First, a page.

Click here to view this site's accessibility statement.
Reds are where tourists take photos, blues are where locals take photos. From the amazing Eric Fisher.
It’s a bit of an amazement to me why everyone seems to be scratching their heads and wondering why Facebook seems to be keen on the camera (including the newly launched Facebook Camera and the $1 billion Instagram). It’s not the photos that they are interested in - it’s the geotagged data that goes along with it. If you’re taking photos with a smartphone (more than half of cellphone users in the United States have one), then your photos are generally automatically tagged with location information. If you can get a compelling camera app that works, has a decent community around it, and a mechanism for storage and sharing, then you’ve got yourself the world’s easiest Foursquare.
The places I’ve taken photos in the past year or two, as shown through iPhoto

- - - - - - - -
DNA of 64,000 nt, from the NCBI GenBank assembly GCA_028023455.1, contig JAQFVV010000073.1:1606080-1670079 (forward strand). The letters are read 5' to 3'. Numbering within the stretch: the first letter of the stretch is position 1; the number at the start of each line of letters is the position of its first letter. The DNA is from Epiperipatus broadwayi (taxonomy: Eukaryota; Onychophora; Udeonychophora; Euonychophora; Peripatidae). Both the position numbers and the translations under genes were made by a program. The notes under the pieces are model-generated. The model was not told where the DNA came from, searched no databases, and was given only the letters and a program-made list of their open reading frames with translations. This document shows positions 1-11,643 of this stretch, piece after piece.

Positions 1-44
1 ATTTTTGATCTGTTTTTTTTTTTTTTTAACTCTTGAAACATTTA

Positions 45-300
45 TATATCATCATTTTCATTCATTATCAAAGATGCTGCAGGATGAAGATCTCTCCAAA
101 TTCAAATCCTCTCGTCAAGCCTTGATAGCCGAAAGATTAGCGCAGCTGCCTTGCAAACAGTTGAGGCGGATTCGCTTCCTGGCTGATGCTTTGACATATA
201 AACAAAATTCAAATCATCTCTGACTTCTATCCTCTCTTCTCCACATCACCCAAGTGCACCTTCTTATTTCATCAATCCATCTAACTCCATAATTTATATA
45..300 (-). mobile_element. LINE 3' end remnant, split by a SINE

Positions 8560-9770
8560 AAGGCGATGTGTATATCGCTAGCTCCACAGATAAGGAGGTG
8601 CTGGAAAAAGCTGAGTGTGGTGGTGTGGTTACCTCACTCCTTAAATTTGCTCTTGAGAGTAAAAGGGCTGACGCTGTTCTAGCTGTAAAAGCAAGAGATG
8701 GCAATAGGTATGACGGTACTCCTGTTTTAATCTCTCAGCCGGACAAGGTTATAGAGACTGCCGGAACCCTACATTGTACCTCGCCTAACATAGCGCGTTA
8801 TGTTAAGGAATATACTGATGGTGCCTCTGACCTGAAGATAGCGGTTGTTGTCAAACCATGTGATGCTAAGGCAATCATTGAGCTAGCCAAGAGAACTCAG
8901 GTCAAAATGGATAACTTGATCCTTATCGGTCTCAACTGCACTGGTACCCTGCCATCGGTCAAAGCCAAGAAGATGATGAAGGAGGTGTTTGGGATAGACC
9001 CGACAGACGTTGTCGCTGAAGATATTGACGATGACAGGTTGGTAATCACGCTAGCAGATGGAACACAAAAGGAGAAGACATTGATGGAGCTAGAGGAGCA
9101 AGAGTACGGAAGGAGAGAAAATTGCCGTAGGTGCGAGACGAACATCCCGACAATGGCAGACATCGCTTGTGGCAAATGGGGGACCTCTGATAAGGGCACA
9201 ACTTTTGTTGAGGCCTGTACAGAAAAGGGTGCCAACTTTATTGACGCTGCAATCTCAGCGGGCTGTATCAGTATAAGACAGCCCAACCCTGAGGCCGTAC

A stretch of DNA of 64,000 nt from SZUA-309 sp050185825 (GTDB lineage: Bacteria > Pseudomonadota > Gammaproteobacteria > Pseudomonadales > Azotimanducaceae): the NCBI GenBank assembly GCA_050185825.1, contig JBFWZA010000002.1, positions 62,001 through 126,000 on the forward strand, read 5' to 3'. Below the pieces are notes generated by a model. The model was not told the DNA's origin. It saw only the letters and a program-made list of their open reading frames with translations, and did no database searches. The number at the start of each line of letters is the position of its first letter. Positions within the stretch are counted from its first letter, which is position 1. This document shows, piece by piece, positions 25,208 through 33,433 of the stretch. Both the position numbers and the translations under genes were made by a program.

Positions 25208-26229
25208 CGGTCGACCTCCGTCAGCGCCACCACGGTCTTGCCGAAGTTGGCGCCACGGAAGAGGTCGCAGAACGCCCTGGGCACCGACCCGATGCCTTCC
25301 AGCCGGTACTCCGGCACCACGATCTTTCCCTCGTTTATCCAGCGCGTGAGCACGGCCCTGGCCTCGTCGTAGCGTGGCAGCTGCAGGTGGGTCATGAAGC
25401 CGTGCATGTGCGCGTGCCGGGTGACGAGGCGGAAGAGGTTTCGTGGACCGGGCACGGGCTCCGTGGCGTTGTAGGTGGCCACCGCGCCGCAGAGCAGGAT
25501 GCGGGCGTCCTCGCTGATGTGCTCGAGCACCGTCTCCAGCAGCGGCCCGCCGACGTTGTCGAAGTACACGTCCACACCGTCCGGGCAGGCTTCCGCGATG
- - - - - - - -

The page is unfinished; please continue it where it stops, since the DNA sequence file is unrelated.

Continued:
Photos are great for sharing with others, but they’re also a really tangible and accurate representation of where we’ve been and what we’ve found interesting. I might venture to say Instagram’s photos actually aren’t about people, most of the time, which makes it even more valuable, because individuals are stopping to take photos that mark aesthetically pleasing stopping points along the daily grind. If you’ve taken photos of what you’ve eaten, it not only helps you remember, or makes your friends drool (potentially), but it gives your photo storage provider a great idea of what you like to eat.
To be honest, I’m more curious than concerned, especially since photos do end up being in the realm of things I actually have (some amount) of control over - as far as I know, unless anyone saves my photos manually, my deleting them from Instagram pulls them from feeds that use Instagram, like FollowGram and WebStagram. In fact, I really missed the opportunity for me to track my own location in previous iOS releases (without using data or a battery-sucking app), because it was pretty neat to see (and I could always yank it).
A picture is worth a thousand words, but it’s probably worth a thousand bucks as well.